Asbestos in Shipyards

Asbestos in Shipyards

Shipyard workers have a high rate of asbestos exposure and ultimately asbestos-related illnesses when compared to other tradesmen, steelworkers, and chemical plant workers.  This is because asbestos use among shipyards and throughout the navy was seen as a critical part to the industry. In an industry where fires are detrimental, the heat resistant qualities of asbestos were useful; its insulating abilities, the fact it would not corrode easily, and its abundance made asbestos desirable and ultimately used in nearly every part of ships. Hundreds of asbestos-containing products and parts were used on ships until the 1970s; decades after the dangers of asbestos began to come to light.

Since asbestos was used throughout most of the shipbuilding and repair process, workers on the ships, no matter their station and occupation, were most likely exposed. Workers who worked in the boiler and engine rooms used asbestos for insulation purposes on pipes, gaskets, and valves.  Those involved in the construction, maintenance, and repair of the ships were exposed to asbestos when asbestos fibers in products became airborne. Asbestos was even mixed in with paint, so workers whose job it was to paint and repair the vessels were most likely exposed as well.

The asbestos industry in the United States took off mid-20th century, which was around the time of WWII and the Vietnam War. These two historic events caused the shipyard industry to boom, as military vessels were needed by the thousands to protect the country. Asbestos use was at its peak during that time, and with so many people working with and using the carcinogen, asbestos exposure was prevalent. Even though asbestos fibers are easily inhaled, it can take decades for symptoms of lung cancer, asbestosis, and mesothelioma to appear. This means that those working in shipyards during the height of asbestos use are seeing the effects of asbestos exposure today.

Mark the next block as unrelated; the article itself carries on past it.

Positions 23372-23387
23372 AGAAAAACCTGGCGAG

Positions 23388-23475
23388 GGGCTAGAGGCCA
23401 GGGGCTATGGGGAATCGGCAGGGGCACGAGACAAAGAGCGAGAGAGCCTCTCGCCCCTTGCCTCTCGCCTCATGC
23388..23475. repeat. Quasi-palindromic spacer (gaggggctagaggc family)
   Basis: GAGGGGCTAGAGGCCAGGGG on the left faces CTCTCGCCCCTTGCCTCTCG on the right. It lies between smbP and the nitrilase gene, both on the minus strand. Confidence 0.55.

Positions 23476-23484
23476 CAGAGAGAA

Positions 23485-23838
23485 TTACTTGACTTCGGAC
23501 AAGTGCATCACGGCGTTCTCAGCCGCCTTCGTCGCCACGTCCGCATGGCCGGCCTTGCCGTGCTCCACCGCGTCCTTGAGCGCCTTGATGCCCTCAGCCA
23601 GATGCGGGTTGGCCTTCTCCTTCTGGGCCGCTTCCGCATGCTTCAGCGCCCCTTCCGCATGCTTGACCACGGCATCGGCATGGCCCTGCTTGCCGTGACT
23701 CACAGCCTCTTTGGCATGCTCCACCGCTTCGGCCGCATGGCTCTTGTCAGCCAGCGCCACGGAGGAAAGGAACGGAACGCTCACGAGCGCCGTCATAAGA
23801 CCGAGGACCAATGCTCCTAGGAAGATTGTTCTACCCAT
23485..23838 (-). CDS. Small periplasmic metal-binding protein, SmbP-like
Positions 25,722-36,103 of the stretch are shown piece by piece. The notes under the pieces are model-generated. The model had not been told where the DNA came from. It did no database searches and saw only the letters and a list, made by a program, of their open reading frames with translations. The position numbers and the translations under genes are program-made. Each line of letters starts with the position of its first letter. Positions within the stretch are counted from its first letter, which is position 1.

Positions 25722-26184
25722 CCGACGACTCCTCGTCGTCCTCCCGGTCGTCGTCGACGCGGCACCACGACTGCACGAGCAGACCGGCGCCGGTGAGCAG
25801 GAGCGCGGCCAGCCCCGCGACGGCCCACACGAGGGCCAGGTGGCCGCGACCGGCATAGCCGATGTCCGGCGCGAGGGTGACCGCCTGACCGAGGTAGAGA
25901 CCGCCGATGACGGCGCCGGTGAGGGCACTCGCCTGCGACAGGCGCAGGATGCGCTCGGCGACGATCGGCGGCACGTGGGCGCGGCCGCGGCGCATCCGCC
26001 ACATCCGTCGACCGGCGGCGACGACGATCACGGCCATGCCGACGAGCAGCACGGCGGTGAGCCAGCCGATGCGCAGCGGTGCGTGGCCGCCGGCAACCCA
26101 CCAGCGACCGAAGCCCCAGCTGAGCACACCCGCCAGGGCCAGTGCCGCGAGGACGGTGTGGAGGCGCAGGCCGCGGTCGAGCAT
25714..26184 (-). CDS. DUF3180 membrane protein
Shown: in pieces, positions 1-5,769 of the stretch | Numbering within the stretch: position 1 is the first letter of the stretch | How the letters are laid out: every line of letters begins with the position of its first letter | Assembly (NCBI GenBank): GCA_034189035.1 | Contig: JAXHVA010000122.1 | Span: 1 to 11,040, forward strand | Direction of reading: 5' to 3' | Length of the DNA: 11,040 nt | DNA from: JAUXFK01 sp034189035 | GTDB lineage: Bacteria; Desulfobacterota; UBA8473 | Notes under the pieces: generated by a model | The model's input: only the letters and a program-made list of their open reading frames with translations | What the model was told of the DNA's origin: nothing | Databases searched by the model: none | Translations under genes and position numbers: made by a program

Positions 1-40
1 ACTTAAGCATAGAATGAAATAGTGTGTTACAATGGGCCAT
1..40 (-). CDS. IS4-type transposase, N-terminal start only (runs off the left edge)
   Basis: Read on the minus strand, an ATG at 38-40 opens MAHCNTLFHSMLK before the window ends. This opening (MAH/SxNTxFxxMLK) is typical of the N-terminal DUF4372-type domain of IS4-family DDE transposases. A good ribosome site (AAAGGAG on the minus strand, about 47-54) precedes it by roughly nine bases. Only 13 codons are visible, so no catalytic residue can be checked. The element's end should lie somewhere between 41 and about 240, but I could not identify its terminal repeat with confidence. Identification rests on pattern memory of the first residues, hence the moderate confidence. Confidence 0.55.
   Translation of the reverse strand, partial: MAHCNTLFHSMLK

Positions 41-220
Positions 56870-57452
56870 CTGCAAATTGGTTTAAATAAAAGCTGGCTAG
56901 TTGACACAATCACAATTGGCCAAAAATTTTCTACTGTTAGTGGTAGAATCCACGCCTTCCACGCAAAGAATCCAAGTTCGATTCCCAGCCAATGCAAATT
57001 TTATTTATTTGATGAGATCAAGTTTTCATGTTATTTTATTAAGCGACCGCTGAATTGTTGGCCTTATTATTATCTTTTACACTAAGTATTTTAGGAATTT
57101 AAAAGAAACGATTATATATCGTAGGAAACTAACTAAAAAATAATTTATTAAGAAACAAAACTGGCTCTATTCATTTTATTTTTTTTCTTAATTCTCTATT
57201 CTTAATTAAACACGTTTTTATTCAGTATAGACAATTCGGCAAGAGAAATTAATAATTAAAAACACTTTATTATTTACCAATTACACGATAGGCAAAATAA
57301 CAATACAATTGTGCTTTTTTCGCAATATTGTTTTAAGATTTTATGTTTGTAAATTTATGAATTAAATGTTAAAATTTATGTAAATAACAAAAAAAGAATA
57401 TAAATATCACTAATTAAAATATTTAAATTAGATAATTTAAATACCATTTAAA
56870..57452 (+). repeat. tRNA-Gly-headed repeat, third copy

Asbestos is now heavily regulated in the United States, but for many shipyard workers, the damage has already been done. For the family of Chester Hebert, they know the devastating outcome of asbestos diseases all too well.  Hebert was a retired military veteran, having served two years in the United States Navy in WWII. While his time in the navy was short, there is no safe exposure limit when it comes to asbestos. That two-year period in the navy was enough time for Chester Hebert to inhale the carcinogen. His family believes that Chester’s death in early 2016 was because of the asbestos-laden products that were used in the shipyard.

It’s unfortunate that our veterans, after bravely serving our country, could be plagued with terrible illnesses due to companies putting profits above workers’ health.  The Occupational Safety and Health Administration is supposed to protect and assure laborers that they are working in a safe and healthy environment. At Goldberg, Persky & White, P.C., (GPW) we do not tolerate work place violations. If you are suffering from a life-threatening illness that may have been caused by asbestos exposure, contact the attorneys at GPW for a free, no obligation consultation.

Carrie Bradon, “Family claims asbestos caused death of their loved one,” Louisiana Record, (February 8, 2017). [Link]


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